Security Alerts & News
by Tymoteusz A. Góral

History
#687 Breaking Steam client cryptography
Older versions of Steam allow an attacker who observes a client connecting to Steam to read sensitive information sent over the network. This allows the attacker to take over the account, bypass SteamGuard, and sometimes view plain-text passwords.

But how? Steam encrypts its entire network connection (at least the Steam-specific parts; there are some suspicious plaintext HTTP requests going around) with AES-256-CBC. And the AES key used (hereafter “session key”) is generated securely on the client, encrypted with RSA-1024 and a hardcoded public key, and sent to Steam; an eavesdropper can’t get at the session key.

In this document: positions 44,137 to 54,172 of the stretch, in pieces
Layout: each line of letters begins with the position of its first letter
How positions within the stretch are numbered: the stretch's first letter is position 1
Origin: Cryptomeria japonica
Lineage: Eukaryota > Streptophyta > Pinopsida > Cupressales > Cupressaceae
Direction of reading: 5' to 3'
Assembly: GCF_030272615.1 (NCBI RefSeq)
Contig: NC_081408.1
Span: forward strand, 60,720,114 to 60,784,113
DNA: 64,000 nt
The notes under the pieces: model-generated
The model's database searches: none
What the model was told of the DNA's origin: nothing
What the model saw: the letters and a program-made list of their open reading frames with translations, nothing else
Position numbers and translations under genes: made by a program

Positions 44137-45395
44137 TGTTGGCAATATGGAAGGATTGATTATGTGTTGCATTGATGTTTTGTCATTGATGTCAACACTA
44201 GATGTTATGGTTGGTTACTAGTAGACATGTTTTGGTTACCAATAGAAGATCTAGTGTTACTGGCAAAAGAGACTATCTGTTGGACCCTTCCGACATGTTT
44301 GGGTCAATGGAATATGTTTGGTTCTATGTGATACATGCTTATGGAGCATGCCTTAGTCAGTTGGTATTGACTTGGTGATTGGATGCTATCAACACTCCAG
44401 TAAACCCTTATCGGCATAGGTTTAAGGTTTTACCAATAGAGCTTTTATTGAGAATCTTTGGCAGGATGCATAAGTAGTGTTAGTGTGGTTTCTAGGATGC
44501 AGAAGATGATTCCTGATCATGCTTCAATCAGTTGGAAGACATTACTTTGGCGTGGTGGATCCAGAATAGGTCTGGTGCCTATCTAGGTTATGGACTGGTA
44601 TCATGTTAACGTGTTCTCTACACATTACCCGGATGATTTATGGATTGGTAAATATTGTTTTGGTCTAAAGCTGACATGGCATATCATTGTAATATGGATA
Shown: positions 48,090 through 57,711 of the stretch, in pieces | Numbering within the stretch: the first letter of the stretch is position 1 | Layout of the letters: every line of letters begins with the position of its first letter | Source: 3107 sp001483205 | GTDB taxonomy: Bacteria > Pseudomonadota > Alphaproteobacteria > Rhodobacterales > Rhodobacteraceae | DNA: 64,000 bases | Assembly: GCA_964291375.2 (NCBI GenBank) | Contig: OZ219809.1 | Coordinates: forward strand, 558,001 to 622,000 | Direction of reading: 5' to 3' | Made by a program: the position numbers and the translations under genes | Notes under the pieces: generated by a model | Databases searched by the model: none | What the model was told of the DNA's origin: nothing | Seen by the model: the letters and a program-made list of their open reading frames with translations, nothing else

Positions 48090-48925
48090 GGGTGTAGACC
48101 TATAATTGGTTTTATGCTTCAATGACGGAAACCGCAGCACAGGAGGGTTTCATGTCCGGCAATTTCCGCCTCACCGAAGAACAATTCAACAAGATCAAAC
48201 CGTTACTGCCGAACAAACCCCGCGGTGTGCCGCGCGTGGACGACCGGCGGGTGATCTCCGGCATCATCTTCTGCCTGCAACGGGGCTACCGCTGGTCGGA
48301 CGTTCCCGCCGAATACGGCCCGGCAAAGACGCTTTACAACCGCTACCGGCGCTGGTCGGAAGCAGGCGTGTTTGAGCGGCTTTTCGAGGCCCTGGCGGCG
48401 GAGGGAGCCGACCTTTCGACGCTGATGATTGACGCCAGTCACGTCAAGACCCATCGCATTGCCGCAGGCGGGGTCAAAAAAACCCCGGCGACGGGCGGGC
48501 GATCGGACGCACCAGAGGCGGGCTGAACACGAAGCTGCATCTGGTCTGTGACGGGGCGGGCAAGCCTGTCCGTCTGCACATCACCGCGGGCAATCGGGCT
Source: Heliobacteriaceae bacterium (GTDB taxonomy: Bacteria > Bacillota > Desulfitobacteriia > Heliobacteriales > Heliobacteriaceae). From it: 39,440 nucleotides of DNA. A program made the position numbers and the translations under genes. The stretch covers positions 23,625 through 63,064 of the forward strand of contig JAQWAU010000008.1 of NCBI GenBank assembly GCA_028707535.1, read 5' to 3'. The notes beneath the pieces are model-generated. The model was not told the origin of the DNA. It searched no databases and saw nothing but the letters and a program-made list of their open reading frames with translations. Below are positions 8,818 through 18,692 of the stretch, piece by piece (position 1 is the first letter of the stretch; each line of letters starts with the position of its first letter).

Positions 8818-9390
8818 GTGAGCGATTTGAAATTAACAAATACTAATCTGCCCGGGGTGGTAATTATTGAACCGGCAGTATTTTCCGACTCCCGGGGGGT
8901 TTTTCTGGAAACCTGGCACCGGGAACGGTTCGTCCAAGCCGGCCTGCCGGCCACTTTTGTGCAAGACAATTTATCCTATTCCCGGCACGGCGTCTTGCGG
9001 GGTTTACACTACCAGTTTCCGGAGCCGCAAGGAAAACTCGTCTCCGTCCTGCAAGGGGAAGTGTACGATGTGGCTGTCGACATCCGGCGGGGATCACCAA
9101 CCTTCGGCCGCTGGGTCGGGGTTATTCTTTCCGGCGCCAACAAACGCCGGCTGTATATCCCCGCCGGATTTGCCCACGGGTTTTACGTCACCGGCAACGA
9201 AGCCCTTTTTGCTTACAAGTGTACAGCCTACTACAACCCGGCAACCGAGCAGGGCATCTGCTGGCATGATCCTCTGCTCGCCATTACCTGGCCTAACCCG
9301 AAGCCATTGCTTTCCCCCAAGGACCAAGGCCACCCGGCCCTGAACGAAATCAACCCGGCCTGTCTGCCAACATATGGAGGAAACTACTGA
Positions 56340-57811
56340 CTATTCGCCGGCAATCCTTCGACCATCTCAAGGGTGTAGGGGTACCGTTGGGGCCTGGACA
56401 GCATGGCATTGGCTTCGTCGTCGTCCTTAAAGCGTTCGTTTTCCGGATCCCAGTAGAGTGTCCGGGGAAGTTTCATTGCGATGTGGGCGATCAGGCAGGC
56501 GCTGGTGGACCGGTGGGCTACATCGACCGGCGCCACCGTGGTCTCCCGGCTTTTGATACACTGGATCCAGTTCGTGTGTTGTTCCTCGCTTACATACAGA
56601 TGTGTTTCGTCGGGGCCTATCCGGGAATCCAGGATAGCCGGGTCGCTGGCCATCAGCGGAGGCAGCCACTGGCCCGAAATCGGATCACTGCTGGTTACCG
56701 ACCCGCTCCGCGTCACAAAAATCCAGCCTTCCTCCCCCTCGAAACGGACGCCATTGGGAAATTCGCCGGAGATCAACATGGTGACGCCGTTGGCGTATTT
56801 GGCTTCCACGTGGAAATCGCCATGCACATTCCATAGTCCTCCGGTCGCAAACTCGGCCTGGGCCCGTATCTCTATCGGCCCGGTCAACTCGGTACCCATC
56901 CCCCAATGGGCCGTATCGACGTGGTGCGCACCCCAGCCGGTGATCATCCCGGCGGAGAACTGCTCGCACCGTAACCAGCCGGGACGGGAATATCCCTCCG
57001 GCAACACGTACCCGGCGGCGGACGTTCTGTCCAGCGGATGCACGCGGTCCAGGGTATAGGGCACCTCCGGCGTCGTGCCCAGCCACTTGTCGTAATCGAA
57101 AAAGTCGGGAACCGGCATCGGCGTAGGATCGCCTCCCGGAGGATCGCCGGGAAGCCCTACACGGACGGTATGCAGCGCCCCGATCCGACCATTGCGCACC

RSA and AES aren’t broken- but Steam was.
Read more
#691 Samsung Smart Home flaws let hackers make keys to front door
#690 Chrome overtakes Internet Explorer for most popular desktop browser
#689 Secret US spy court approved every surveillance request in 2015
#688 Google patches more trouble in Mediaserver
#687 Breaking Steam client cryptography
#686 Verizon's 2016 Data Breach Investigations Report
#685 Eurocops get new cyber powers to hunt down terrorists, criminals
History
2017: 01 02 03 04 05
2016: 01 02 03 04 05 06 07 08 09 10 11 12